Austrian minister Christine Aschbacher resigns after allegations of plagiarism in two theses

As ruling party the ÖVP’s handling of the Covid-19 crisis is being increasingly questioned here in Austria, this week has continued to not be a particularly good one for leader Sebastian Kurz.

Not after ÖVP member and Federal Minister for Labor, Family and Youth Christine Aschbacher resigned yesterday following allegations of plagiarism in a thesis submitted to the University of Applied Sciences in Wiener Neustadt, Austria.

The plagiarism accusations were leveled at Aschbacher by media scientist/journalist Stefan Weber, who accuses her of submitting a 2006 masters thesis that included plagiarized passages, quotations being used incorrectly, and grammatical errors that appeared and disappeared depending on whether parts of the thesis had originated in other sources.

(**Watch video of oe24 interview with Weber below for more information).

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Weber, who is an expert on plagiarism, continued his allegations by stating a second thesis Aschbacher submitted to Slovakia’s the Technical University of Bratislava was similarly strewn with plagiarized elements, including sections of an uncited article from Forbes.

Soon after the accusations were brought to light, Aschbacher herself resigned with similar kinds of statements often heard from politicians around the world who want the spotlight off them — she was resigning “to protect my family”, while complaining about being on the receiving end of “political attacks”.

With Aschbacher overseeing labor policies, the situation places added strain on Chancellor Kurz’s government, which is currently governing in a country of only 8.9 million people and with over half a million of those people currently unemployed.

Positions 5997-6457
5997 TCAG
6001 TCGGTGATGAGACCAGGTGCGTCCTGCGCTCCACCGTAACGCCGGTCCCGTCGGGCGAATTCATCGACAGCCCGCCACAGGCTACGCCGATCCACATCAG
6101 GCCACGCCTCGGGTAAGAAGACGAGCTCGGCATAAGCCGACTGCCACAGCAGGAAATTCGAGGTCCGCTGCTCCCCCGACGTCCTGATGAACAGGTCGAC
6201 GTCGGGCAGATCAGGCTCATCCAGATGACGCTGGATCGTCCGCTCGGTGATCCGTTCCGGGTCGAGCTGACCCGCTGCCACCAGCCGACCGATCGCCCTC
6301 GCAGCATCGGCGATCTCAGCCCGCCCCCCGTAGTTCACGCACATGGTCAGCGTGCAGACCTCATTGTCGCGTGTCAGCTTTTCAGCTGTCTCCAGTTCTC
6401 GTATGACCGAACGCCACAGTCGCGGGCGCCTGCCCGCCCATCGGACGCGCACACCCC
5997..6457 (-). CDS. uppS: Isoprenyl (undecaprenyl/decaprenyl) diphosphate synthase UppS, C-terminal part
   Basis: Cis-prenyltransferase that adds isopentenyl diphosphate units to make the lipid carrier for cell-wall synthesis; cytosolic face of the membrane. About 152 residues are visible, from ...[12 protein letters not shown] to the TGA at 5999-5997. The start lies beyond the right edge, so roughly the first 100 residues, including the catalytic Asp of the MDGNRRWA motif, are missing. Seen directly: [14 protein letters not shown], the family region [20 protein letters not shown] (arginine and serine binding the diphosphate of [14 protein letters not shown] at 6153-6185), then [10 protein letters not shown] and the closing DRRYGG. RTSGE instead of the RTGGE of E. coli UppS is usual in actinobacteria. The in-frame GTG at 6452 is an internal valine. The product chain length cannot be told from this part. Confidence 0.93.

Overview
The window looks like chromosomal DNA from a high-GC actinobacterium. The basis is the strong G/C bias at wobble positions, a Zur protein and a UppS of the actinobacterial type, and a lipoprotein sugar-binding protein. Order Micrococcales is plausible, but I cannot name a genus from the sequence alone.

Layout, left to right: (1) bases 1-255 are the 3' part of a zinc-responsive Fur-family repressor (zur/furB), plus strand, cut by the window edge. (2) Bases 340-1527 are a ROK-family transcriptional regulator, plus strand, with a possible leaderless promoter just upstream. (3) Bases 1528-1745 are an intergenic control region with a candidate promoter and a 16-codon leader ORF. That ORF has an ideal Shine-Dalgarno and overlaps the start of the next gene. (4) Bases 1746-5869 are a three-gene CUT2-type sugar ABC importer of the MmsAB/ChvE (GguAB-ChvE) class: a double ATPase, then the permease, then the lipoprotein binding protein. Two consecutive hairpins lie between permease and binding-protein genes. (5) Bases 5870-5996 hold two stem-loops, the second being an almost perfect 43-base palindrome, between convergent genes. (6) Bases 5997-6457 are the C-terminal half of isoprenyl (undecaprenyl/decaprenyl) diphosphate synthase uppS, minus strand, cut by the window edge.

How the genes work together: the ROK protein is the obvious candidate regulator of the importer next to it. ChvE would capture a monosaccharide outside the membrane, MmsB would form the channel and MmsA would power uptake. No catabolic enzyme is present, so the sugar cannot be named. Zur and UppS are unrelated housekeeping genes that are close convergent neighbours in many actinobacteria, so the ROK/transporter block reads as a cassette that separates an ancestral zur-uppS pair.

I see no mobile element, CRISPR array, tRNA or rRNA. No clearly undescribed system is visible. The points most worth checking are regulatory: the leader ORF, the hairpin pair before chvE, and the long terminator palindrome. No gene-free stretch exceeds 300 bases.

An additional 417,000 are on shorter-hours work.

Work that could ultimately end if the Austrian economy continues to suffer as it has been in the wake of numerous country-wide lockdowns mandated by Kurz’s government.

As SPÖ Federal Manager (Bundesgeschäftsführer) Christian Deutsch commented about the labor situation after Aschbacher’s resignation, “We expect that someone who is genuinely concerned about combating unemployment with concrete measures will quickly take over labor market policies. Someone who does not just pay lip service and make announcements.”

That criticism of Christine Aschbacher was similarly backed up by FPÖ chairman Norbert Hofer who stated the Austrian labor department needed an expert.

“Someone who will oppose further damage to the domestic labor market through wrong, exaggerated health policies with measures that are no longer justified”.

Meanwhile, it is likely the allegations of plagiarism leveled by Stefan Weber against Christine Aschbacher will now be looked into by both universities.

In a press release, Chancellor Kurz said Aschbacher’s replacement will be announced on Monday.


About Michelle Topham

I'm a journalist, and the founder of Oh My Vienna. I have been living in Vienna since 2016 as an immigrant, because 'expat' is just a fancy word that means exactly that.